Pettingill adds that the joint PUC-ISO effort to develop a market-based yet residual capacity auction was very much informed by such conflicts:
“In various ways,” he notes, “FERC has communicated to us that we need to come up with a proposal that the PUC could support.”
In New England, at a meeting on November 15, the NEPOOL Markets Committee voted against a comprehensive proposal by ISO management to adopt a new performance incentive structure for the region’s Forward Capacity Market (FCM). As proposed, the new regime would both reward and penalize resource owners, if they should exceed or fall short of their capacity supply obligations, as measured by way of comparison of the performance of their peers. ISO management has long pushed for such reform, especially as a way to counter the risk of the region’s over-dependence on gas-fired generation.
The ISO’s failure to get the proposal past appears to stem from two factors: a) worries about the cost of the program; and b) insistence from power producers that they deserve some sort of exemption or waiver from the performance standard if their failure to perform comes because ISO actions limited their output.
Of course, it’s widely known that last winter the New England region found itself engaged in a dangerous dance with a reliability collapse. As we noted in April’s Commission Watch column,9 (“No Fuel, No Power”), ISO New England reported in February that of the 36 largest electric system contingency events recorded over the three prior years, the response rate for the region’s non-hydro resources that were dispatched to meet those contingencies (largely fast-starting resources and spinning reserves) totaled less than 60 percent of what the ISO had requested.
But now we learn that the problem extends into the summer peak as well.
In his written statement at the FERC’s September conference on capacity markets, Ethier explained how ISO New England had found itself in much the same sort of trouble this past summer during a heat wave that stretched from Monday, July 15, to Friday, July 19 – a time when the region’s gas-fired generators obviously wouldn’t face competition from winter space-heating load.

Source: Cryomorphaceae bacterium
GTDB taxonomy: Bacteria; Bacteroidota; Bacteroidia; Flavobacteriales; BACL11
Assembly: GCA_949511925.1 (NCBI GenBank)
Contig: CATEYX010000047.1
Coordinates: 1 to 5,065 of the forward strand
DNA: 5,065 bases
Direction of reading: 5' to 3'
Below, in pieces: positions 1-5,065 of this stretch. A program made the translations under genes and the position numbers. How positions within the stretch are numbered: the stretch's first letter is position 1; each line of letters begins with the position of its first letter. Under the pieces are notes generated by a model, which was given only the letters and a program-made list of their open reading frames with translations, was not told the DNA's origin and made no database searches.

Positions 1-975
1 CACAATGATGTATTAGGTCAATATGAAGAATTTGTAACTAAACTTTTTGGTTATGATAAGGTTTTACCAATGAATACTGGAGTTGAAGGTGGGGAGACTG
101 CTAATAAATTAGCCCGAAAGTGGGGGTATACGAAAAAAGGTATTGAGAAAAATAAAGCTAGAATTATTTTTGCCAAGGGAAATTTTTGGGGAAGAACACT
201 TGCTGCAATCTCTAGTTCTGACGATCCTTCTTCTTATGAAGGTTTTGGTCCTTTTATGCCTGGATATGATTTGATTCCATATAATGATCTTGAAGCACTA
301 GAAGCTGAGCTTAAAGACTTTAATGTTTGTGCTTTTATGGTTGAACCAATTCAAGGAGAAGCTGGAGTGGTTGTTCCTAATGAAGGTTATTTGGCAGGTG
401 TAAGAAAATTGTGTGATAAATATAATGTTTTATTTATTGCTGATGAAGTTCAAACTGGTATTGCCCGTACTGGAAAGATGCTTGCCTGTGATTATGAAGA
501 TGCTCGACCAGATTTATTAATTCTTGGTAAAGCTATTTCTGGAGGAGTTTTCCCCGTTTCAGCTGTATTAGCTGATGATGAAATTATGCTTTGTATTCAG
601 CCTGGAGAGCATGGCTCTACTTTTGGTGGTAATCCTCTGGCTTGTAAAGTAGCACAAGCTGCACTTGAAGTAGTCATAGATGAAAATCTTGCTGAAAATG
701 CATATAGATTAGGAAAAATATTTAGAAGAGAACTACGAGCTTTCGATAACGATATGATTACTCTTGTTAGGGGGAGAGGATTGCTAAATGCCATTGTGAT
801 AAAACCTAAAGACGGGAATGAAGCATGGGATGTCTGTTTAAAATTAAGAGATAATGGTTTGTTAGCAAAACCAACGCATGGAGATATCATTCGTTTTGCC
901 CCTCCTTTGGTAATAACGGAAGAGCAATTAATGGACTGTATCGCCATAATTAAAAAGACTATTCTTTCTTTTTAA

As Ethier explained, on that Friday the regional system was short of reserves for roughly five hours despite having excess capacity as measured nominally by “steel in the ground.” That’s because, as Ethier reports, when the ISO had sent out start orders to generators, nearly 15 percent of resources having capacity supply obligations proved to be unavailable.
“At the peak hour,” he writes, the deficiency was 547 MW, nearly 25 percent of the reserve requirement of 2,374 MW.
Back in July, Robert Stoddard of Charles River Associates had raised alarms that the ISO’s new performance incentive plan could lead to annual cost increases for the region’s FCM “likely to range between $1 billion and $4 billion,” owing in part to the higher risk of taking on a capacity supply obligation.10
But those warnings were countered by a later study from the Analysis Group finding that annual FCM costs – and that’s total costs, not an increment of increase – would range only from $1.56 billion to $1.86 billion, depending upon the particular scenario, if any, governing natural gas shortage. According to the study, such totals would represent increases in total FCM costs ranging from 25 percent to 49 percent, across the various gas supply scenarios.11